The grand finale of Severin’s slate of Australian genre fare is Patrick, the first thriller from future Psycho II director Richard Franklin. This new combo set maintains the quality of the releases in this slate by offering a worthwhile visual upgrade for the film plus a mixture of extras old and new.
As with Severin’s other recent Australian film releases, Patrick benefits from a fresh HD transfer. The results do well by this low-budget effort, looking particularly nice on the blu-ray: colors are richer than in previous video versions of this title and the details have a new clarity. Film grain is noticeable throughout but this is a reflection of the film’s original shooting conditions.
In terms of audios, viewers get a choice of the original Australian English mono mix plus French, Spanish and Italian language tracks. These are all lossy (not lossless) Dolby tracks. There are no subtitles for the foreign language tracks but Argento fans will still want to check out the Italian track as it features the Goblin musical score used for the film’s Italian release.
The extras begin with a commentary track by director Richard Franklin that has been carried over from earlier DVD releases. It’s a low-key track, with Franklin waxing professorial as he lays out a lot of nuts-and-bolts information about the production. He talks about the background of each cast member (most came from t.v. or the theater), points out Patrick‘s many nods to Hitchcock films and reveals the lo-fi methods used to achieve the film’s special effects.
Franklin also covers some other topics of interest. For instance, he advises writers to not do too much research up front and trust their own instincts. He also questions the validity of Hollywood’s three-act format and talks a little about a potential Patrick sequel that never got beyond the idea stage. Screenwriter Everett DeRoche also makes a brief cameo on this track to tell the darkly humorous real-life story that provide the idea for the film.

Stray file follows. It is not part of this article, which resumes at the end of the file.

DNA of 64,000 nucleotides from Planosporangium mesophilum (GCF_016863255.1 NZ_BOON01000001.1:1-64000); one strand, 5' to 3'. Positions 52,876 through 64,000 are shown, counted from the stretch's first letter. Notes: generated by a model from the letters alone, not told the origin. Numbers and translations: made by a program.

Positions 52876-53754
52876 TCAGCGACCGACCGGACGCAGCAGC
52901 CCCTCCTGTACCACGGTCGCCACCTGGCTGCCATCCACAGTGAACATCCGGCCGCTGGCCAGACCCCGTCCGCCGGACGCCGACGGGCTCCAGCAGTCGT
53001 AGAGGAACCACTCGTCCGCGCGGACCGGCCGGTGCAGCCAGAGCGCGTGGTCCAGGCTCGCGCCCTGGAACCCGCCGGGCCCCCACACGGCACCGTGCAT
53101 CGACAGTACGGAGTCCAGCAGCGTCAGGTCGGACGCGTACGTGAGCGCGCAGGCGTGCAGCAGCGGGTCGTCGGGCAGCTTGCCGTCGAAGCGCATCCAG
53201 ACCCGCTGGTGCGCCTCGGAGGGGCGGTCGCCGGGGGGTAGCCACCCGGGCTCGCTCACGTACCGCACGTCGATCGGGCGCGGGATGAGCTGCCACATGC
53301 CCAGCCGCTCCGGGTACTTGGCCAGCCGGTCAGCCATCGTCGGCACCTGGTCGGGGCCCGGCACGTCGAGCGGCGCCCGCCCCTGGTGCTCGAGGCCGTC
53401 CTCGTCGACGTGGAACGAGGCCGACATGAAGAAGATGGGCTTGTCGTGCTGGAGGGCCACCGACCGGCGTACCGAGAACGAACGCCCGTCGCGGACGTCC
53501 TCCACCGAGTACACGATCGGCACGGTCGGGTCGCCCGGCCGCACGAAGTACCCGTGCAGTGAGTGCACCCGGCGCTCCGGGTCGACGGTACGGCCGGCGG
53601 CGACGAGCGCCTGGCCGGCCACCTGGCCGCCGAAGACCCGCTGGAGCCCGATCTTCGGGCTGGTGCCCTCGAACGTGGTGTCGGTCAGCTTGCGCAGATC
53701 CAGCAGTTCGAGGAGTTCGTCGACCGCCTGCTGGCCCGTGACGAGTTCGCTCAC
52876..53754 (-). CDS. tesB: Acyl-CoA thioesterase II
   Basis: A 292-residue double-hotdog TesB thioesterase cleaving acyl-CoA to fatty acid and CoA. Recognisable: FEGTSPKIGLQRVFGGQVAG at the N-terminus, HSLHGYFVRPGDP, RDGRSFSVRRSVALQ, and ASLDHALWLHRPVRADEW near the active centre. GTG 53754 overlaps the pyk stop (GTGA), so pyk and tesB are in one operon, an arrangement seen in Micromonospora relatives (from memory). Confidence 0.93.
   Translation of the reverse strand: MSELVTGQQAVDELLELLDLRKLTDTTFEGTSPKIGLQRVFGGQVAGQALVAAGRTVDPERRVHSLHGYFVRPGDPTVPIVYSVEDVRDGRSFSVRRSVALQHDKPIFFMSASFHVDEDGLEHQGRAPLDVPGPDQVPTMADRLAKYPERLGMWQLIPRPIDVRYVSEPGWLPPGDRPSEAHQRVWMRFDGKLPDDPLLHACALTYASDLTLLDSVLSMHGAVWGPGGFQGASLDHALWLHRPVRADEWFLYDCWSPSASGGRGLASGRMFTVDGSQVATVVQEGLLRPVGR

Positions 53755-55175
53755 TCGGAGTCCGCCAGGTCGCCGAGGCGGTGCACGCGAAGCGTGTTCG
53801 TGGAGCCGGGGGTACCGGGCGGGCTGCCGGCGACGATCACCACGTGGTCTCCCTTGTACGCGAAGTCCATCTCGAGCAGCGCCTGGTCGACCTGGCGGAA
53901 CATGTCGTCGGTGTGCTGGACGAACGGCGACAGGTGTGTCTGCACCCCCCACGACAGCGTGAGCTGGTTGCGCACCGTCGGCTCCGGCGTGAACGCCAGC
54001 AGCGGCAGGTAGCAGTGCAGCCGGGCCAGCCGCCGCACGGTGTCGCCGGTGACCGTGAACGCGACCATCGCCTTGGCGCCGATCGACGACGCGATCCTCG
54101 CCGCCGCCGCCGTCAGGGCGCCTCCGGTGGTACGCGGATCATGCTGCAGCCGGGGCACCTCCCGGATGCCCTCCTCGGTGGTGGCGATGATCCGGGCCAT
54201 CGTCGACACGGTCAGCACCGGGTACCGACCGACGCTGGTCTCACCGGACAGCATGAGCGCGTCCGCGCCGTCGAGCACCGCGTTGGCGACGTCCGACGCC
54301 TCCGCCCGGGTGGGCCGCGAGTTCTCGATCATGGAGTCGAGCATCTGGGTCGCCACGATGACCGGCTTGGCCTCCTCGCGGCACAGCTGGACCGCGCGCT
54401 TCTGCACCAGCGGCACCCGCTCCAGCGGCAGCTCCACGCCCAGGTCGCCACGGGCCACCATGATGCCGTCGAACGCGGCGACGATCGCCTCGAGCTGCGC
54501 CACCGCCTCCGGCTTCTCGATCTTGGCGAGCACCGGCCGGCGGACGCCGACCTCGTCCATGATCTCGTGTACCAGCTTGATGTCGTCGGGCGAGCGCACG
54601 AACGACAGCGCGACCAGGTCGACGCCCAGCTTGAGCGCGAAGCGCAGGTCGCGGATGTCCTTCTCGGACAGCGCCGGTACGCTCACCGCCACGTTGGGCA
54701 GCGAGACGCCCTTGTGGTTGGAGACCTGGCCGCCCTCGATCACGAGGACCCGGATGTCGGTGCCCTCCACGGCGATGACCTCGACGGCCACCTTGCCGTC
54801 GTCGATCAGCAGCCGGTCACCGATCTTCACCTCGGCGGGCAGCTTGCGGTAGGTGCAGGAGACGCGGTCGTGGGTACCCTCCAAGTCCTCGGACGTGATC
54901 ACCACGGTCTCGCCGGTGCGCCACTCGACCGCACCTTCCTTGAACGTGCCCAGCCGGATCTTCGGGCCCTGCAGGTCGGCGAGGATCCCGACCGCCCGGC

Next up is just over an hour’s worth of interviews supplied by Mark Hartley from the interview sessions for his documentary Not Quite Hollywood. This offers a series of sitdown chats with actors Susan Penhaligon and Rod Mullinar plus Franklin, DeRoche and producer Antony Ginnane. They all express fondness for the film and share their memories of each other.
Beyond that, each has interesting tales to offer: Mullinar reveals how Patrick helped create a breed of SFX technicians in Australia and Ginnane talks about the headaches created by the Italian knockoff of Patrick, Patrick Still Lives. Several of the participants also talk about the incident in which poor Robert Helpmann broke his back during the shoot, with Penhaligon offering the most informative account.
There is also a vintage t.v. interview that appears to date from around 1980, as it prominently features clips from Franklin’s Road Games. It’s a pretty engaging piece in which Franklin discusses his American film school experiences, his training in Australian t.v. (a clip of one Franklin-directed show is included) and his frank thoughts about Australia’s need to focus on making their films more accessible to other markets. Some horror fans might be surprised to discover Franklin was a co-producer on The Blue Lagoon: he talks about that film and how his film school ties led to his involvement with it.
The remainder of the extras are promotional materials. There is a theatrical trailer that sells the film as more of a rollercoaster than it is plus a trio of t.v. spots that focus in on particular aspects of the theatrical trailer (they all make great use of the title character’s creepy, blank facial expression). There are also a few easily-found Easter eggs that cover the same territory: a t.v. spot for a CBS Late Night screening of the film and the jaw-dropping, ultra-sleazy trailer for the Italian ripoff, Patrick Still Lives.
In short, Severin has put together a nice special edition with a transfer that will please the fans and some informative extras. It’s a nice upgrade for an important piece of Australian genre-flick history.
To read Schlockmania’s film review of Patrick, click here.